In 2014, Houston Texans defensive end and Pro Bowler J.J. Watt became the first player in NFL history to record two 20+ sack seasons (his first was in 2012). This week, Watt set another record – but off the field. Watt’s Houston Flood Relief Fund hit the $10 million this morning, cementing it as the fastest growing, largest crowdfunding charitable fundraiser in the ten-year history of crowdfunding.
You might think that kind of response would take weeks of coordination and an army of public relations and fundraising experts to get started. Not so. According to Dan Saper, CEO of YouCaring.com, the site hosting the fundraiser, it just took a few minutes. Watt set up the fundraiser through a YouCaring.com page on August 27. He kicked off the fundraiser with an initial personal donation of $100,000 with the goal of raising $200,000 for charity. He made a quick video introducing the challenge that he uploaded to Twitter. With support from friends and fans, he reached the $200,000 goal in two hours.
Not one to shy away from a challenge, Watt raised the goal to $500,000 that same day. He met that goal within 24 hours. So, of course, Watt boosted the goal to $1 million.
On August 29, Tennessee Titans Owner Amy Adams Strunk donated one million dollars to the fund. Strunk is a Houston native and maintains a home just outside of the city. Watt thanked her on social media – and raised the goal again.
Yesterday, the charity got another boost when talk show host Ellen DeGeneres surprised Watt, announcing:
When Hurricane Harvey hit Houston, local hero J.J. Watt sprang to action by raising funds for those affected. Through his crowdfunding page, the football star has raised over $7 million to help families in need. And now thanks to the generosity of our friends at Walmart, $1 million more has been donated to his Houston Flood Relief Fund.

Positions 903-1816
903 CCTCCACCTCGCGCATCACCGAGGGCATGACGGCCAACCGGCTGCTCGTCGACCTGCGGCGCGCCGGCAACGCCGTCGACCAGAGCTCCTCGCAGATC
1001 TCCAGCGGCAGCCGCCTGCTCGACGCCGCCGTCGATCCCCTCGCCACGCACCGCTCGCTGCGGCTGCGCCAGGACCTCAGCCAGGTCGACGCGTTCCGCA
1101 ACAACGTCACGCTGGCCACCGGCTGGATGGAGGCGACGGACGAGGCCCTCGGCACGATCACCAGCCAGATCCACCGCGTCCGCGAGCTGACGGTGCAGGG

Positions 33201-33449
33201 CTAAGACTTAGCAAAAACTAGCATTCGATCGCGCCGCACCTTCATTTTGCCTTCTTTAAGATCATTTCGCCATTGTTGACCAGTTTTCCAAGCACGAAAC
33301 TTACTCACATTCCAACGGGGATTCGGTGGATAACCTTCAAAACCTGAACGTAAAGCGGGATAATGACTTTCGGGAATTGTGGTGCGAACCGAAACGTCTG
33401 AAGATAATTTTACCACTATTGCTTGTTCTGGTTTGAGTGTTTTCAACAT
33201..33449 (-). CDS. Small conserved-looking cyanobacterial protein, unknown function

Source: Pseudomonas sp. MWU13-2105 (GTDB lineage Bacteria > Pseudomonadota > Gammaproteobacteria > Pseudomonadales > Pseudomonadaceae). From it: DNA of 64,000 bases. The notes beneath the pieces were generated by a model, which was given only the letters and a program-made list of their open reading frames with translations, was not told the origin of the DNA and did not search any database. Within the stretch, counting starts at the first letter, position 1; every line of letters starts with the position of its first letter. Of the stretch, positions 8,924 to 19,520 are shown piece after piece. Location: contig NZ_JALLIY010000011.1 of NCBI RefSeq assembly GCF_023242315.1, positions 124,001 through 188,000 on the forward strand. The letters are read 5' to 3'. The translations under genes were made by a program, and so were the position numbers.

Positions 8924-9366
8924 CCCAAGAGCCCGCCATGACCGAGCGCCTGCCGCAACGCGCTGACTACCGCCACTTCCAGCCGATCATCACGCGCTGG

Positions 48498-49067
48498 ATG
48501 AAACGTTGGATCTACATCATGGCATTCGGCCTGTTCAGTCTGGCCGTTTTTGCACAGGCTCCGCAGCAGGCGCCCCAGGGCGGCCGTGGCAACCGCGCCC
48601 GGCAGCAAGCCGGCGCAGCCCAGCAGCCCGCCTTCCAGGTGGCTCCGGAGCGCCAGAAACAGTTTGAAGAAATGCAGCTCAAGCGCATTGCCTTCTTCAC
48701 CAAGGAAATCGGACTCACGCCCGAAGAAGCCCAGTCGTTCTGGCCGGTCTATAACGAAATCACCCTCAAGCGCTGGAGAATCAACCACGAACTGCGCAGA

Just before the donation was made public, Watt noted that more than 75,000 donors had already contributed to the fund. He said the donations would ensure that much-needed supplies, like drinking water, would get to the people who needed it.
This morning, Watt took to social media again to thank donors for pushing the fund over the $10 million mark. He promised that donations would get to the folks that need them, saying that supplies are already on their way.
But what about all of those fundraising expenses for charities that you’ve heard about in the press? That’s not the case here. The money that’s being directed to donors from Watt’s fund isn’t subject to additional fees. Saper says that unlike other crowdfunding platforms, there are no fees taken out of donations to YouCaring.com campaigns other than processing fees assessed by the credit card companies. The site is, he says, “completely free to use” and the plan is to remain that way “forever.”
So how does YouCaring.com make money? The for-profit corporation is a B-corporation, which means that the company is organized for maximum social and environmental impact, factors that shareholders must factor into decision-making. When it comes to making money, the company keeps the lights on through optional contributions from donors. So far, it’s worked. The company had just three full-time staff in 2014 when Saper came on board. Today, the company has 50 employees in its San Francisco office.
Saper says that the popularity of the site has to do with the potential for “incredible reach” to donors. To ensure quality, the company has a “pretty robust process” for verifying fundraisers. The model has struck a chord in the fundraising company, attracting a number of campaigns, including many from high-profile organizations like Major League Baseball (MLB). After the Oakland A’s used the platform, Saper says that YouCaring.com became the preferred crowd-funding platform for MLB.
In addition to Watt’s campaign, Saper says there are more than 1,000 active fundraisers on the site intended to benefit victims of Hurricane Harvey. They’re going to need it: with tens of thousands of people displaced and billions of dollars in damage, the disaster is considered the worst in the history of Texas.
To donate to Watt’s campaign, which now stands at over $11 million, click here.
For other ways to help after Harvey, check out this prior article.
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